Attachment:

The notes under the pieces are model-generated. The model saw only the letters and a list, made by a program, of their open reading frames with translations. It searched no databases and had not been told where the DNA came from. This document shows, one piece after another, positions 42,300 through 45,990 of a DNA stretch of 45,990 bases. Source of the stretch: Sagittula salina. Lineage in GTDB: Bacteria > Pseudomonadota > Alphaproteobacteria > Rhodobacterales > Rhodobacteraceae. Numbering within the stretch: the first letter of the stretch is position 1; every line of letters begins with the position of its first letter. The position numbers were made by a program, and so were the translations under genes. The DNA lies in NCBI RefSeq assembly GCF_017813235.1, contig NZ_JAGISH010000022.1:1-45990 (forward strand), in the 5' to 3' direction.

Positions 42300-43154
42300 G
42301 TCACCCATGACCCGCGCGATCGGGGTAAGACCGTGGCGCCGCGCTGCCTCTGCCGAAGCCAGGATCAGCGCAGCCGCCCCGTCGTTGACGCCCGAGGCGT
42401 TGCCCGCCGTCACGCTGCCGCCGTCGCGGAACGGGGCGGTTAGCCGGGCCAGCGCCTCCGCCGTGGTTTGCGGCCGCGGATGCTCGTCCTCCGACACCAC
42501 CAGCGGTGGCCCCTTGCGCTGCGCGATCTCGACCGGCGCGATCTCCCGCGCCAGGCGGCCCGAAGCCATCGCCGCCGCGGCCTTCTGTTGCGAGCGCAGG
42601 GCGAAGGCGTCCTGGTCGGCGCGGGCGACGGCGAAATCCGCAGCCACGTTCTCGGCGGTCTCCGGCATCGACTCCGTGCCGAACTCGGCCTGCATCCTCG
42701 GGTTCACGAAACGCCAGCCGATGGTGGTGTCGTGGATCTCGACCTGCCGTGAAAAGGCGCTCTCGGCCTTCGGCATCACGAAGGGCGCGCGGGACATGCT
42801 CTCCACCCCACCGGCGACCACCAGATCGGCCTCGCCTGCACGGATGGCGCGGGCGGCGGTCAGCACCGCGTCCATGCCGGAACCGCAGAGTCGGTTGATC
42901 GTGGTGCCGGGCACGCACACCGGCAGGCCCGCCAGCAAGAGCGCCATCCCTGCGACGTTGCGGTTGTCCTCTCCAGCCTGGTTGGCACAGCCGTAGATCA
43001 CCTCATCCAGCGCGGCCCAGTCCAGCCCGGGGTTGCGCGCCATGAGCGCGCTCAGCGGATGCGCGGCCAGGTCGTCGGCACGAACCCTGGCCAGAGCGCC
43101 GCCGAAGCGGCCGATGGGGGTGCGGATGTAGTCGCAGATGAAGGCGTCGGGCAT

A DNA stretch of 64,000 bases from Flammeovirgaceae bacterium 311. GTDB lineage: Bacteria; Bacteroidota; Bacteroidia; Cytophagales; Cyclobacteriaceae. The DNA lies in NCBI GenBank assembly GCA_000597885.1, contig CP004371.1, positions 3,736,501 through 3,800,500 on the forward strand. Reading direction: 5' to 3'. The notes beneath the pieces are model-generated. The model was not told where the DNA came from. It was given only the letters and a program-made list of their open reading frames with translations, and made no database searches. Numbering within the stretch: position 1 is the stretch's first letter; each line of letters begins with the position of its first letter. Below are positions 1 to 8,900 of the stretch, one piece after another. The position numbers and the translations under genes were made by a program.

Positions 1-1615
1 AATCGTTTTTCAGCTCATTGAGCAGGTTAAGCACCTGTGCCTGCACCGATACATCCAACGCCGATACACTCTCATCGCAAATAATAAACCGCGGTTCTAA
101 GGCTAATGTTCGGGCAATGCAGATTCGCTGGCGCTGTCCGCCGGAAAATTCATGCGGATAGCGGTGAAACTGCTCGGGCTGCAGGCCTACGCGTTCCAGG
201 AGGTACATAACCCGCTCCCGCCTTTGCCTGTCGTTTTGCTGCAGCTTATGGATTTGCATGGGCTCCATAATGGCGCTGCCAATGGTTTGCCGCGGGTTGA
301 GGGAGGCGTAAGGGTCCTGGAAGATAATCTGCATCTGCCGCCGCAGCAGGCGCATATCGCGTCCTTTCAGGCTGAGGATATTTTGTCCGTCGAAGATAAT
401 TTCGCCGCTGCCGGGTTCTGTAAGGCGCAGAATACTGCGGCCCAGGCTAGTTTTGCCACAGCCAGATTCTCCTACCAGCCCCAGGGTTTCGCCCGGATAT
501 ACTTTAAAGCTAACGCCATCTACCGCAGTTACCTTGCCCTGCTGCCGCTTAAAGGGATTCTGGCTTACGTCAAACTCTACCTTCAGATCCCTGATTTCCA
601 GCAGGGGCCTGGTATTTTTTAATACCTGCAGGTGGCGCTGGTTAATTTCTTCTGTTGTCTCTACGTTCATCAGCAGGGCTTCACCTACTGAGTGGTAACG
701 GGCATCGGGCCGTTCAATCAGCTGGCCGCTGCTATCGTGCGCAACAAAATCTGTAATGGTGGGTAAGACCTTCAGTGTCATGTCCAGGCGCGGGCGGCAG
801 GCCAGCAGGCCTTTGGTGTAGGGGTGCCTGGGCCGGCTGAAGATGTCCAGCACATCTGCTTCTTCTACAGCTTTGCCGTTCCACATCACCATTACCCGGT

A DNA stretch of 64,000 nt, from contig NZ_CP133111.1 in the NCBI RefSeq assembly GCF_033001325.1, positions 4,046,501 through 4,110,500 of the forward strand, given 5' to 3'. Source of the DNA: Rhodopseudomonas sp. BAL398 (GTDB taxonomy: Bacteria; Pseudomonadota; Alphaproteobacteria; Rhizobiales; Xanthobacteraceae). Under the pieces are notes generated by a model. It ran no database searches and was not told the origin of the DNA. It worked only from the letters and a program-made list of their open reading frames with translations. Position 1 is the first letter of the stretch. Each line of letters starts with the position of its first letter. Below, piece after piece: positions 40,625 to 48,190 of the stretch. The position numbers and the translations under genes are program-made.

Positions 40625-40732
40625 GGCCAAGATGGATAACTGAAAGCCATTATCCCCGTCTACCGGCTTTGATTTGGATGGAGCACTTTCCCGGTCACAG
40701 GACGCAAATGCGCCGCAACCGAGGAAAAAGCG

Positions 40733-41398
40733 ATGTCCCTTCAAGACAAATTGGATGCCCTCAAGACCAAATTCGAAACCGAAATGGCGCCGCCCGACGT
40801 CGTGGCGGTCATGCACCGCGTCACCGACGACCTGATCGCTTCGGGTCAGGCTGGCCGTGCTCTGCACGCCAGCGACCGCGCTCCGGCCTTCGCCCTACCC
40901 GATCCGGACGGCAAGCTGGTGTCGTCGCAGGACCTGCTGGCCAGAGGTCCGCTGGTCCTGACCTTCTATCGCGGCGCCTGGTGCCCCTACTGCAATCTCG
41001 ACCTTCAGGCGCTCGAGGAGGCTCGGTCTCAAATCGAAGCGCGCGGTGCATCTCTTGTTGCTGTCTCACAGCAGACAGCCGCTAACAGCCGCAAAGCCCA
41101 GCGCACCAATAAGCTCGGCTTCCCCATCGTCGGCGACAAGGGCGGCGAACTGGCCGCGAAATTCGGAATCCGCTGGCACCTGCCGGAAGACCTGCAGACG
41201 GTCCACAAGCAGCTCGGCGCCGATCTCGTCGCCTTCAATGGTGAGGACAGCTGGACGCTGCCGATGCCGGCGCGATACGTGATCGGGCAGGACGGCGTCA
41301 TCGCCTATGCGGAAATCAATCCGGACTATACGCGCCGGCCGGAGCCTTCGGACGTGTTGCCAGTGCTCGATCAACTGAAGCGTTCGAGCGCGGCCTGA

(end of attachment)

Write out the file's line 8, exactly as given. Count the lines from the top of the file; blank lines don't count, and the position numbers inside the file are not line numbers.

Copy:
42701 GGTTCACGAAACGCCAGCCGATGGTGGTGTCGTGGATCTCGACCTGCCGTGAAAAGGCGCTCTCGGCCTTCGGCATCACGAAGGGCGCGCGGGACATGCT